Individuals aren’t the only ones moving. Companies are relocating or expanding to Texas from California and other high-cost states. Their ranks include Toyota, Liberty Mutual and JPMorgan Chase. Tech companies Google, Facebook, Amazon, Dropbox and Oracle have opened offices or facilities in Austin. Apple said in December it was expanding its presence in Austin by building a billion-dollar corporate campus and creating up to 15,000 new jobs. And in November, McKesson Corp., the nation’s largest pharmaceutical distributor, announced it would move its headquarters from San Francisco to Irving, Texas.

Not all private equity firms are seeing a decline in the appeal of urban centers. Jon Lemelman, a partner with Riverside Partners in Boston, says the firm has no trouble hiring employees there. It often recruits from investment banking training programs and business schools. Because candidates tend to be young and single, they aren’t as concerned with costs of living. They want and expect to relocate to a big city, because that’s where the best jobs are, he says. “They have generally narrowed it down to Boston or New York City.”

As for hiring for portfolio companies, which are often in smaller metropolitan areas, Riverside often finds executive talent in major cities, and it can be a challenge convincing them to uproot their family and relocate to a smaller city, he says. “The cost of living for these people is less of a concern.”

WHAT’S OLD IS NEW AGAIN

Many older industrial cities have refurbished and reinvigorated their downtowns to become more attractive to businesses and job seekers. Detroit experienced a large influx of educated young adults: The 60 percent increase from 2012 to 2016 was the biggest gain in the country, according to City Observatory, a think tank. Detroit was followed by Hartford, Connecticut, which had a 58 percent increase, and Orlando, Florida, with an increase of 56 percent.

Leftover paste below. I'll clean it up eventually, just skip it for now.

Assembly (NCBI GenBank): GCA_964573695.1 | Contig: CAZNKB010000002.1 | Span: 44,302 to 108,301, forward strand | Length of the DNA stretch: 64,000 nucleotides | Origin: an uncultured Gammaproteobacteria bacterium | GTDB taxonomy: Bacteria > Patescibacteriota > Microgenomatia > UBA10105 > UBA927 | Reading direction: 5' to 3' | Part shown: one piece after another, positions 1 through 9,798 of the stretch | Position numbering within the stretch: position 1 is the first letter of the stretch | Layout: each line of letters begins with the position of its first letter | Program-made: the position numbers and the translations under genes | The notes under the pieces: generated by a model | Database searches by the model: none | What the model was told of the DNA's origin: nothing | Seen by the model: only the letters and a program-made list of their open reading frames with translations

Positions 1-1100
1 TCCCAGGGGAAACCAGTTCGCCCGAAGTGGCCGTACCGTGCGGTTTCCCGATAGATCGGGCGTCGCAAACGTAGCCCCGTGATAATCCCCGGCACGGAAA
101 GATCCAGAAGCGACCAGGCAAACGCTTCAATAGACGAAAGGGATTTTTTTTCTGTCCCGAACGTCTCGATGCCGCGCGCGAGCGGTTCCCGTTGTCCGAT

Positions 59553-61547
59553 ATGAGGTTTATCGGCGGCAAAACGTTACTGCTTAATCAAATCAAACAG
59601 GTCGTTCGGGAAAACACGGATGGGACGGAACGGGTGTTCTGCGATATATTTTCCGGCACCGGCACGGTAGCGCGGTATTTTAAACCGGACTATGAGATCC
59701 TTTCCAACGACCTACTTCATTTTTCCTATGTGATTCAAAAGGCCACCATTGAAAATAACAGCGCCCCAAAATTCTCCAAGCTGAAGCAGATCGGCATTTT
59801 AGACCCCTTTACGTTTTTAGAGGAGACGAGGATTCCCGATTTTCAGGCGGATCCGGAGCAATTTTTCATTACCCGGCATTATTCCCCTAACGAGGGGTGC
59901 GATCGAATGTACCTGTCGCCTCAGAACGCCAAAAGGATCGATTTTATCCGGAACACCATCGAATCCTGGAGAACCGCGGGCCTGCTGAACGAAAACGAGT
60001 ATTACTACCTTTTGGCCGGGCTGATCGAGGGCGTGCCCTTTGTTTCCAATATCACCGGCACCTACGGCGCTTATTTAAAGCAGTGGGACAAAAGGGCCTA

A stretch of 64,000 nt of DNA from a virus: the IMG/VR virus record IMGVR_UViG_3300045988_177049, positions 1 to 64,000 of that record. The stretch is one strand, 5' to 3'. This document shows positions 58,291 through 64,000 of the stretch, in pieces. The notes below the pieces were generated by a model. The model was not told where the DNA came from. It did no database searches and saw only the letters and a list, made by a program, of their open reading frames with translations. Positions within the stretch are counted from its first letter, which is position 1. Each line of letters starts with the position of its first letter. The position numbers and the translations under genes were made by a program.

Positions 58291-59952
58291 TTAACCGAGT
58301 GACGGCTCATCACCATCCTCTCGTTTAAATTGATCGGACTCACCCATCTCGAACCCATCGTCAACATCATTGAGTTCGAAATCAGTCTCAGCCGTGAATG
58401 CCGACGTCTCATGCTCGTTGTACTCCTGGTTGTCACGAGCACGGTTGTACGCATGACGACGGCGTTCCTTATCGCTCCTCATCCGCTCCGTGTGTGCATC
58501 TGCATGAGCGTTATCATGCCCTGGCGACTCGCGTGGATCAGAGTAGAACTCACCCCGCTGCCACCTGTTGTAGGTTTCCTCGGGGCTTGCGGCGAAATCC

Detroit’s revival has been led by high-net-worth individuals as well as community development groups with deep-pocketed corporate members. Dan Gilbert, founder of Quicken Loans, moved his company’s headquarters to Detroit in 2010 and has invested billions in downtown properties. (Among his many businesses is private equity firm Rockbridge Growth Equity.) Former Microsoft CEO and Detroit native Steve Ballmer is giving millions of dollars in grants to various nonprofits in the city.

But Detroit’s appeal isn’t based solely on lower costs, says Dan Ellis, a director at Townsend Search Group, which recruits executives for midmarket private equity firms and their portfolio companies, with a specialty in finance and accounting. Its culture and the new job opportunities add to the city’s attractiveness. Detroit has Midwestern character, which appeals to people who grew up in the middle of the country, Ellis says. The pace can be less hectic, the commutes more convenient, and the work-life balance more sane.

As for opportunity, Detroit lost a lot of talent during the years following the financial crisis. (The city filed for bankruptcy in 2013.) As a result, demand for qualified employees has outstripped supply. That means there are plum jobs for so-called “up and comers”—job-seekers who in the past may have been considered too young for an executive position like CFO. Ellis looks for such people, who may be in their late 30s or early 40s with solid experience and good track records. “If you’re a millennial and you stayed in Detroit and rode it out, you’re in a really good position now,” he says.

For Detroit natives who have since moved away, Ellis conducts research to find their ties to the city and then reaches out to say, “Hey, how would you like to come home?”

Family often becomes more important as millennials marry and settle down, and that can be a draw for young professionals. “Maybe they just had their first child, and the grandparents are in Detroit,” he says.

Often candidates are excited about the resurgence of the city. “To be a part of that—it’s almost a different aspect of fulfillment,” Ellis adds. “It’s about being a part of something that’s bigger than yourself.”